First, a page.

While I enjoyed the book, I’ve been meaning to check out the Freakonomics blog on the New York Times website. Well I finally stumbled on it and to my pleasant surprise I found a picture of and a guest post by Amory Lovins. Amory Lovins is Chairman and Chief Scientist at the famed Rocky Mountain Institute, a think tank dedicated to weening us off of oil, improving the efficient use of energy and materials, and generally enlightening our senses to the massive amounts of waste embedded in the DNA of the industrial age. In it Amory eloquently exposes the simple logic supporting distributed energy over our antiquated and now quickly aging energy infrastructure. An excerpt is below with a link to the full article. As usual Amory simplifies complexity with a smile and a giggle.
Global competition between big and small plants is turning into a rout. In 2006, nuclear power worldwide added 1.44 billion watts (about one big reactor’s worth) of capacity — more than all of it from uprating old units, since retirements exceeded additions. But that was less capacity than photovoltaics (solar cells) added in 2006, or a tenth what windpower added, or 2.5 percent to 3 percent of what micropower added. China’s nuclear program, the world’s most ambitious, achieved one-seventh the capacity of its distributed renewable capacity and grew one-seventh as fast. In 2007, the U.S., Spain, and China each added more wind capacity than the world added nuclear capacity, and the U.S. added more wind capacity than it added coal-fired capacity during 2003 to 2007 inclusive. [More]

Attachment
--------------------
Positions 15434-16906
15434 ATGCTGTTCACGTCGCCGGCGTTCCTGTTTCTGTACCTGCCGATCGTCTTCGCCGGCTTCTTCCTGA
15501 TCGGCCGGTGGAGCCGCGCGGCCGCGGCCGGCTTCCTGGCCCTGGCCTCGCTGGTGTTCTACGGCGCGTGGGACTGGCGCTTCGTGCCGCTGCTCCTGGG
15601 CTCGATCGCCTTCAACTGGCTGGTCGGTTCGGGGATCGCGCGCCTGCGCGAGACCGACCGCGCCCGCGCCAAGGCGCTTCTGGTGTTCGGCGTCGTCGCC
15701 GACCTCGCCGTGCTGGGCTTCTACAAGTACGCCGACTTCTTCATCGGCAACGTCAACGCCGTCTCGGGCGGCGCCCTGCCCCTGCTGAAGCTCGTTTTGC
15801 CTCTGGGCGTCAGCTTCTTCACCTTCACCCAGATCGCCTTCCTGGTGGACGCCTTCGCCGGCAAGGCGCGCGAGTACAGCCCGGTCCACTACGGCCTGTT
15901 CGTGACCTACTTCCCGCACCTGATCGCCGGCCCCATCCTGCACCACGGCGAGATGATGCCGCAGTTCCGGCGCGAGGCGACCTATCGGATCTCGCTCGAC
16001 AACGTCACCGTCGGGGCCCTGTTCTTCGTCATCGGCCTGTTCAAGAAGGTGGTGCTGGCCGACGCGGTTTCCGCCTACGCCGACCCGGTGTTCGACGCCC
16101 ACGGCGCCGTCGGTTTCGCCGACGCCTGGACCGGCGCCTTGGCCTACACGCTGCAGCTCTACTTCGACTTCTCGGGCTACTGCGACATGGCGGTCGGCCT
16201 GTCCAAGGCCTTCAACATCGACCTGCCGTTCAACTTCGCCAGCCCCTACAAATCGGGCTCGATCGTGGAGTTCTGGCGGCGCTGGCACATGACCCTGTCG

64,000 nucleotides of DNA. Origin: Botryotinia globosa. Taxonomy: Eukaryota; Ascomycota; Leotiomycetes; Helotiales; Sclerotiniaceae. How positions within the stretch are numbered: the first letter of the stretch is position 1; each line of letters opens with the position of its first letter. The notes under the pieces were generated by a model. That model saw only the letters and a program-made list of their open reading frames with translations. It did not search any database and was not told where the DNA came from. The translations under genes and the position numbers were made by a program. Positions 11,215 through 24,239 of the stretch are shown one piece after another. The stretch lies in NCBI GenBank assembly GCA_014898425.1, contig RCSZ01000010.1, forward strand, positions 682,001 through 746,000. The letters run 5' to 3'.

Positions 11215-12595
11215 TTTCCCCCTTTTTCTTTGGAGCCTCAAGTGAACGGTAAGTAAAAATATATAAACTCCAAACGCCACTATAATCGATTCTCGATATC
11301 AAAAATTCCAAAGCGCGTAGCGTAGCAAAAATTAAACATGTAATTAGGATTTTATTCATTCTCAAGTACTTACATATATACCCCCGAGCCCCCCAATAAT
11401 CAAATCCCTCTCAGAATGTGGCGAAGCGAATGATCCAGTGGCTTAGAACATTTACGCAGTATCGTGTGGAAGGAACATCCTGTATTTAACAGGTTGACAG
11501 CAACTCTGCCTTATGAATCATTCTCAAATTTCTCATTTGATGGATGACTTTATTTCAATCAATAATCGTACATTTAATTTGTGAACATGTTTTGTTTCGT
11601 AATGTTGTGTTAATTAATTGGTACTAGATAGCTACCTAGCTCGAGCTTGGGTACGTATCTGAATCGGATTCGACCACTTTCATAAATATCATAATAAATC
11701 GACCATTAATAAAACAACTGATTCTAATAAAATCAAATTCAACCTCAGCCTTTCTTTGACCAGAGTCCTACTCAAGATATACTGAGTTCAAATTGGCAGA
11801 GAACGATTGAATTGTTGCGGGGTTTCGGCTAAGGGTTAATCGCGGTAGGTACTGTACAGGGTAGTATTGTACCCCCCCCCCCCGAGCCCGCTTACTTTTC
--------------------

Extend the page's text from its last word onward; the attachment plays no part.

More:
This blog just gained points in my book!
Does a Big Economy Need Big Power Plants? A Guest Post
Stephen J. Dubner & Amory Lovins, Freakonomics Blog, February 9, 2009